Small cups of coffee in Europe

Yeah, that’s the traditional Turkish style coffee method. (Or Greek-style coffee.) I was always taught to add sugar during the brewing process, and this is pretty much the only style of coffee I drink sweetened. Adding a bit or ground cardamom or cardamom pod to the grounds is a nice little kick, too.

If you’ve ever researched making Turkish coffee (and I have), you’ll find there are a lot of techniques that people swear by. It’s almost a mystical process. A lot of places say boil three times. Some say, no, that’s myth, only once. Some say to bring it to a boil very slowly. Others say as fast as possible produces superior results. Some say wait a minute between boils. Others swear by doing it right away as the foam subsides. Some start with coffee and sugar in the ibrik/cezve, then pour water over. Some pour water first and float the coffee on top. Others add it after the first boil. Etc., etc., etc. There is a lot of interesting ritual involved, and it seems everyone has their own way of doing it. It’s kind of like barbecue that way. The start-it-all-together and boil it three times is the most common method, from what I can tell. That’s how I was originally taught it. The single-boil method (which apparently is more the Arabic style, rather than Turkish), works well, in my experience, but I like that little bit of ritual of doing it in three.

So what does it say on those pages? I’d like to read about these things, not just look at the picture.

Brewing a decent espresso is far more involved than just having the machine and the coffee. Getting the right grind, the right tamp pressure, the right water temperature, the right brew time (all of which may vary depending on humidity, atmospheric pressure, freshness of the beans, how sore your arm is, solar flares…) play big roles in whether the resultant brew is a Godshot, good, mediocre, or horrible. The italians know this and make a big deal out of it. Rightly so. :wink:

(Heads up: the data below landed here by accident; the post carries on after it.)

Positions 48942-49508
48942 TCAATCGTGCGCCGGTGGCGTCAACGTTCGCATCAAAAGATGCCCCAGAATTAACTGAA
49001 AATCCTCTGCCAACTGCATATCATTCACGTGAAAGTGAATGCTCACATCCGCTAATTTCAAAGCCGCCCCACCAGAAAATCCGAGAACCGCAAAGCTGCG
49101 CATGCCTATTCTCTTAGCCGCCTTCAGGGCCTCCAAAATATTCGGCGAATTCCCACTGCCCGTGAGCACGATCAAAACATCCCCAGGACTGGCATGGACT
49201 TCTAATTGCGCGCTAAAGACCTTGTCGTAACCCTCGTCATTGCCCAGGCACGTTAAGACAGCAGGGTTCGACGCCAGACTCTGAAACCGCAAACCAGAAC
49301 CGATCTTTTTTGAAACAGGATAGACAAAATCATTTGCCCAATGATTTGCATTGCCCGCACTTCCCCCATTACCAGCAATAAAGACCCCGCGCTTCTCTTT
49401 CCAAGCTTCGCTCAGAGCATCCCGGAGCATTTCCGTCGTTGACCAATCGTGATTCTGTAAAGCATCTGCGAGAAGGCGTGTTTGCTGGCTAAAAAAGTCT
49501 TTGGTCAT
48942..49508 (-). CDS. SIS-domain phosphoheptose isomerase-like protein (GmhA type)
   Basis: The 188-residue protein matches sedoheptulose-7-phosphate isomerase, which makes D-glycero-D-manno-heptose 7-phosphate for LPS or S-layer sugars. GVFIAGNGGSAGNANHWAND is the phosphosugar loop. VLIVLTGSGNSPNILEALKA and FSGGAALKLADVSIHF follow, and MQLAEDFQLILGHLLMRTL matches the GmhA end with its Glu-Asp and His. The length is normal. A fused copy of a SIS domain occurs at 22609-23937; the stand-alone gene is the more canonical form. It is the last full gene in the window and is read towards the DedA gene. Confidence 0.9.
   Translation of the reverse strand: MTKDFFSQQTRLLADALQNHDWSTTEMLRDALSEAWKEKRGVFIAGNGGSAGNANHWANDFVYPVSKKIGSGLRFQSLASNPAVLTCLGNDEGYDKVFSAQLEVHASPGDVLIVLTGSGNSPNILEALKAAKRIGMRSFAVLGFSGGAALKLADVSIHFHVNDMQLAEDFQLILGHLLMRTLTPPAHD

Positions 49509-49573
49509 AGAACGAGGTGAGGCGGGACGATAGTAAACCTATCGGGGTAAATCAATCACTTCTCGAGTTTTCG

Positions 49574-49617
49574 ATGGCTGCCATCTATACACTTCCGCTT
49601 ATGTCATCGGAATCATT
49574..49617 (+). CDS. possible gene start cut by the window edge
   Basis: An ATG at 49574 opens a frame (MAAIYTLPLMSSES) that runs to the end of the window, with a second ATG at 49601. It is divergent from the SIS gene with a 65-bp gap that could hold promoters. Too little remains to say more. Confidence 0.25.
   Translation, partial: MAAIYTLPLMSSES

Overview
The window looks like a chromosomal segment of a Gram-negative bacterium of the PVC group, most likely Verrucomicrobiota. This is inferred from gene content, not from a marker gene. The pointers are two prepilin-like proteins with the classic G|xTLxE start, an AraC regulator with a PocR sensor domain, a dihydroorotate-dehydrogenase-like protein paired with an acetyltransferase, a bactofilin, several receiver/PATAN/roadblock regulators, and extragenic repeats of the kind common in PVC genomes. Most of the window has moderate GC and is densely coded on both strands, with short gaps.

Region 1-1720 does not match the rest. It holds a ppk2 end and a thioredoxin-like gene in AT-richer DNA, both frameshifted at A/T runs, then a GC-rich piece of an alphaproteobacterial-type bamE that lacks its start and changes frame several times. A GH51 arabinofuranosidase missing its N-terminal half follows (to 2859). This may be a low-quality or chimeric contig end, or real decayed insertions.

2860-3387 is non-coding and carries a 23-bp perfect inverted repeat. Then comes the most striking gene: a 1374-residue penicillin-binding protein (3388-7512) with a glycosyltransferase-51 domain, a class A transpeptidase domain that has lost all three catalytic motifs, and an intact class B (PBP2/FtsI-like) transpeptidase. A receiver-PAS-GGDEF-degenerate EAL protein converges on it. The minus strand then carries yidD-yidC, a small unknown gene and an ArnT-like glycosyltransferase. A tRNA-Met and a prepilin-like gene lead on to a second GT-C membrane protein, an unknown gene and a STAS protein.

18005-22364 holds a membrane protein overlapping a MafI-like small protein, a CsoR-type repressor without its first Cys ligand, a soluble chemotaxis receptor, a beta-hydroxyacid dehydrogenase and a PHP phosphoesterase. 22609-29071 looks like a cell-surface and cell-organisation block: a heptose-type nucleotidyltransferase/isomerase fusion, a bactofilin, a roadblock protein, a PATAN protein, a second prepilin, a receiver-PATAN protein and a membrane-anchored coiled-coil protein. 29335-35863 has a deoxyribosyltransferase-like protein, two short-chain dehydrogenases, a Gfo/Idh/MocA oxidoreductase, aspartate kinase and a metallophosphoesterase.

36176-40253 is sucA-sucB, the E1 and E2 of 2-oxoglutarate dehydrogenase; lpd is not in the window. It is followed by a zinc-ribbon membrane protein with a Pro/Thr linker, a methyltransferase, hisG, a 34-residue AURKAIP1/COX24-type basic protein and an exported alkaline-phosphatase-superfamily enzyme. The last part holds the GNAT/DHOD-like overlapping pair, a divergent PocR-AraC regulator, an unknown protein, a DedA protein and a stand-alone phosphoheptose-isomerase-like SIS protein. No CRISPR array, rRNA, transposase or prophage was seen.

It’s been years since I’ve had a decent espresso shot at Starbucks. They’re all using fully-automated espresso machines now, so the barista’s skill is irrelevant. :mad:

Regular european coffee drinker here.

I’m in Austria as we speak and what I order here is simply a “Kaffee” for that I’ll get a small cup (don’t know sizes but probably 5 or 6 times espresso size) of black espresso derived coffee. Really quite strong. To that one would add “kaffe sahn” (which is basically a form of evaporated milk).

You can ask for cappuccino or lattes but the standard coffee is the norm. And it really is of a pretty high standard wherever you go.

I much prefer these sort of sizes as I get sick of bigger drinks or it gets too cold to drink way before I’m done.
Small, strong and a drinkable temperature. That’s the ticket for me.

I’m a tea drinker, and I sympathize with the idea of smaller cups (although I just use an insulated cup at work to keep it hot).

Also, I remember one episode of Rick Steves’ Europe in Italy, where a caffé waiter was amused when he ordered a cappuccino in the afternoon. His Italian companion explained to him that no-one orders cappuccino except for breakfast.

Thanks, all, for the information. I had no idea espresso was “regular coffee” for so many Europeans. Like I said above, I don’t drink coffee, but I always thought that espresso was too strong for everyday consumption.

Ignorance fought again.

Actually, I would disagree that espresso is the usual. You tend to get espresso when you ask for espresso. Otherwise you get coffee. What coffee is differs completely per country but it is usually smaller than anything you’d get at Starbucks (never been to the US).

Often, coffee is made with an espresso machine (not drip coffee, though people have them at home).

For example: